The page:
Though I usually write about public libraries, I think the Biblioteca Nacional del Perú (BNP) can qualify as the public is allowed to use it (they can’t check out items-but this seems to be common practice for libraries in Peru, though the Miraflores library and some Lima libraries may be exceptions).
For reasons I’ll get into later, this is a high security location, so entering without a library card (residents pay 8 soles/year (about $2), researchers pay 40 soles and children 2.5 soles) through the guard post was a bit difficult until I explained that I was a bibliotecario (librarian) and they sent me to their administrative offices. Luckily some staff there spoke English so I was able to explain the reason for my visit.
We were introduced to Jorge Mateo Acuña, who gave an extremely helpful and informative tour of the building.
The library was opened in 1821 (one month after the Peruvian independence), but moved from its central Lima location to a huge new building on Avenida de la Poesia (Poetry Ave.) in 2006.
At 20,000 square meters, it’s quite impressive with a soaring lobby, glass elevators and four floors.
There’s a theater, shops and a cafeteria as well as a newspaper library…
…lecture halls and a 700 seat outdoor amphitheatre.
The 533 seat auditorium has public theatrical performances such as El Mago (The Wiz) and a film forum (I saw ads for Slumdog Millionaire). They also work with other institutions to put on events and exhibits such as El Apocalipsis en el Nuevo Mundo (Revelation in the New World: art, prophecy and messianism in Latin America (XVI-XVIII century).
Though there are no public computers, they have wi-fi, so people can access their online catalog.
I asked Senor Mateo about the other public libraries in Lima and he told me that there are branches around Lima, especially in the poorer districts.
The Public Library of Lima, which occupies the historical building where the BNP was previously located, has a children’s room as well as art and science titles and they do storytimes every weekend.
What a beautiful old building-I’m so sorry I didn’t get to see it!
Senor Mateo also said that every district has a local library.
Librarians retrieve the books for you, and the collection is housed in a variety of locations. Specific areas are set aside for ancient books and maps, special materials, microfilm etc. The room below houses more than 5000 historical photographs from the early 1900′s.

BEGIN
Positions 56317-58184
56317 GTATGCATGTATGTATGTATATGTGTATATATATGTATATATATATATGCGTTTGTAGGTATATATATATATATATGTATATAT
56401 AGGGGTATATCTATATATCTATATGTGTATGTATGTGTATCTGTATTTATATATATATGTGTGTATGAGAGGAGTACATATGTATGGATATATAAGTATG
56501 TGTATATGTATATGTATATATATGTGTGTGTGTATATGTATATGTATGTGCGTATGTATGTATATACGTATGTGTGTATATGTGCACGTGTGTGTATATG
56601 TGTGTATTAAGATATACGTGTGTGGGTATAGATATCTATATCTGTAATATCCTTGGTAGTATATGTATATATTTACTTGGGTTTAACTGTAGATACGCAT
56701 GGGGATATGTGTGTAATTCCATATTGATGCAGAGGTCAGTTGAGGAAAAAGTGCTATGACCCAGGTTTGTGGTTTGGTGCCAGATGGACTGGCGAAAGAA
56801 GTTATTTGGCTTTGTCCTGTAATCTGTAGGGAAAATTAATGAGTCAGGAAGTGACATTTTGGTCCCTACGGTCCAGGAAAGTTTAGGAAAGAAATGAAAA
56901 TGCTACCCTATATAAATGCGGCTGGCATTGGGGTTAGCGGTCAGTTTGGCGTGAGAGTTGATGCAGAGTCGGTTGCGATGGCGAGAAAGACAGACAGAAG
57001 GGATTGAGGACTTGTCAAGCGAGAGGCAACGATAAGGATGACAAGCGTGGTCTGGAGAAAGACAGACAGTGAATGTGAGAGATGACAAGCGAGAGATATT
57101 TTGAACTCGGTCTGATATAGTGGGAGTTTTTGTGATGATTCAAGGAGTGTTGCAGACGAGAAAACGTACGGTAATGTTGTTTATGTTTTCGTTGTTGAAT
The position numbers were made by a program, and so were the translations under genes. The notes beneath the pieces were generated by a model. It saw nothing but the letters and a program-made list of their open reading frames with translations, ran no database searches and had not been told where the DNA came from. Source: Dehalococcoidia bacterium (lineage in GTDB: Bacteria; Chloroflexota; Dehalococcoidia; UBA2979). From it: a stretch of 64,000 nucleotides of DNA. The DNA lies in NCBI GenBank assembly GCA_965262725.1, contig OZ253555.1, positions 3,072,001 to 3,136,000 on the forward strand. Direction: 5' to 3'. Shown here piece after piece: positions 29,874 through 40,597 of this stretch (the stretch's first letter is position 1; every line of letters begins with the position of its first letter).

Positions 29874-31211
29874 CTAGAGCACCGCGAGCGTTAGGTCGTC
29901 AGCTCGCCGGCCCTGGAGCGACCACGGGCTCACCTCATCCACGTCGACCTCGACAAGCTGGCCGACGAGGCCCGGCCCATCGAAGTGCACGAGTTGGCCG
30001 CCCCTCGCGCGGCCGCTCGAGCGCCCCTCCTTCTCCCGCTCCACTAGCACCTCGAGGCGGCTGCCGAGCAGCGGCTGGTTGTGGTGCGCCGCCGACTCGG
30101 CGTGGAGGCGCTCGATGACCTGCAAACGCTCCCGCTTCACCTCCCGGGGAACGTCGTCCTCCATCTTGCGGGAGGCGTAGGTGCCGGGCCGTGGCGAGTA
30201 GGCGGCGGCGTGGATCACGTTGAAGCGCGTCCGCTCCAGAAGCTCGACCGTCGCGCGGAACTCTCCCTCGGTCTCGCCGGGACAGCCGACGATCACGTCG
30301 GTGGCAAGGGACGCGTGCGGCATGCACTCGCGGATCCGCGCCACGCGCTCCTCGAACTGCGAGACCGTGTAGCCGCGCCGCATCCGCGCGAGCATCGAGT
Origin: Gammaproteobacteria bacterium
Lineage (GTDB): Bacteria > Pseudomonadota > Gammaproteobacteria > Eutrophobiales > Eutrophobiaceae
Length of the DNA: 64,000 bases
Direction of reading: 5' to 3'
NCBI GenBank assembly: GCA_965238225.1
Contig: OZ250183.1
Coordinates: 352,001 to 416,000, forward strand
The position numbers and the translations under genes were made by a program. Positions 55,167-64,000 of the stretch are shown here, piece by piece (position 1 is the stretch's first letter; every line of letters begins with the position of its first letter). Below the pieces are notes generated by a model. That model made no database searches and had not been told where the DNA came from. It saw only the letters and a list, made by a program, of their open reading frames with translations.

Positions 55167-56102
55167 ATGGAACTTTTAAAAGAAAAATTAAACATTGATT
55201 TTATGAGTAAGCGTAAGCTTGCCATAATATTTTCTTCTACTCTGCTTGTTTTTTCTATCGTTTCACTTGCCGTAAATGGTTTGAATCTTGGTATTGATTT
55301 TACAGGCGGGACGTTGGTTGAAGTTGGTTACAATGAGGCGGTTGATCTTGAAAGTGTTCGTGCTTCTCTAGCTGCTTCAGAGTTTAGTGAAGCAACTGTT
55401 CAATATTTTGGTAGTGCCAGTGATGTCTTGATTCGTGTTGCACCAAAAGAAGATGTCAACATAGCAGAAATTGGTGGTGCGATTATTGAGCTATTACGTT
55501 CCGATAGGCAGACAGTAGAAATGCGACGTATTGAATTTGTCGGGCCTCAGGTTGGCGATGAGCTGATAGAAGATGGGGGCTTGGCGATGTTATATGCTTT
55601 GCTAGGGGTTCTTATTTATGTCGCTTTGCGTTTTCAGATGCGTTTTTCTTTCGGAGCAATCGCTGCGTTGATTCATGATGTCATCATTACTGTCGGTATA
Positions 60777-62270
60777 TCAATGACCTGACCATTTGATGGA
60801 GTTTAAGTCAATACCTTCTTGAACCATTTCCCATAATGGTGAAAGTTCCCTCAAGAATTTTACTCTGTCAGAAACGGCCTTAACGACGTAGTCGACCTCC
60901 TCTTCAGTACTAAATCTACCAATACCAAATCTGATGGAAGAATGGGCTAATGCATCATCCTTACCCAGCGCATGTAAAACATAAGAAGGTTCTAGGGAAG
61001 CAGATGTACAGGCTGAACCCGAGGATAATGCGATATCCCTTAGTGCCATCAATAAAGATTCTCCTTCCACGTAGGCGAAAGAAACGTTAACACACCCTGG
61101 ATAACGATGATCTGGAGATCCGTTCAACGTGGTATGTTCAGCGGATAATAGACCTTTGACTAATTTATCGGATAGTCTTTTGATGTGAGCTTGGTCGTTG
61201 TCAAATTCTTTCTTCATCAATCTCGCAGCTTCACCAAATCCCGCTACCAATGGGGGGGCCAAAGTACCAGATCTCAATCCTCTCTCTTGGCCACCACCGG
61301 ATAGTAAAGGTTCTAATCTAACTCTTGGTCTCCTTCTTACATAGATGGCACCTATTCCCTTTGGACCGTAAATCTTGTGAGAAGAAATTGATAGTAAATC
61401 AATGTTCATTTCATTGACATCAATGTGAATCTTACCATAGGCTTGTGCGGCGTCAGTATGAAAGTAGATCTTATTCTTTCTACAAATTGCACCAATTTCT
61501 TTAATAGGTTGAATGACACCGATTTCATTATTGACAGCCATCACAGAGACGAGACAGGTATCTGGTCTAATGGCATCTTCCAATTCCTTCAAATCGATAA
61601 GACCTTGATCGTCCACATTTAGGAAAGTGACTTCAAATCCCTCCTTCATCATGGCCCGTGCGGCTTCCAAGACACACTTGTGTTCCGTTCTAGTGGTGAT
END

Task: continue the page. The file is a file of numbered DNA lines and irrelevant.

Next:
They have a lot of audiovisual material including DVDs and videos and are digitizing old films and audio recordings so eventually the public will be able to access them.
Because Peru has had a number of high profile antiquities robberies facilitated by people taking pictures of the locations of security cameras and valuable items, I couldn’t take photos of most of the areas we visited on our tour. The library itself was a victim, and when they realized that a number of items appeared to be missing, they closed and did an inventory. Over 1500 very valuable books had been stolen or lost over thirty years, so they started a campaign to get the titles back (“your reward will be the gratitude of your countrymen”).
The publicity appears to be working – recently, seven of the missing books were left at a church and the Archbishop of Lima himself returned them to the BNP. And they seem to have very good security now, in fact they have video footage of a security guard stealing a very important book worth about $3000.
Despite my hotel’s best efforts, we weren’t able to confirm that any other Lima public libraries were open on the Wednesday I was available, but I did get a chance to see the outside of the lovely Biblioteca Municipal de Barranco in another Lima neighborhood.
It’s being renovated, so I couldn’t go inside, but what a beautiful building. It’s perfectly located amidst fountains and foliage in the charming town plaza. There’s an adjacent restaurant, and someone at the tourist bureau told me that a lot of students visit the library to read books and magazines. She also mentioned that they have storytimes for children.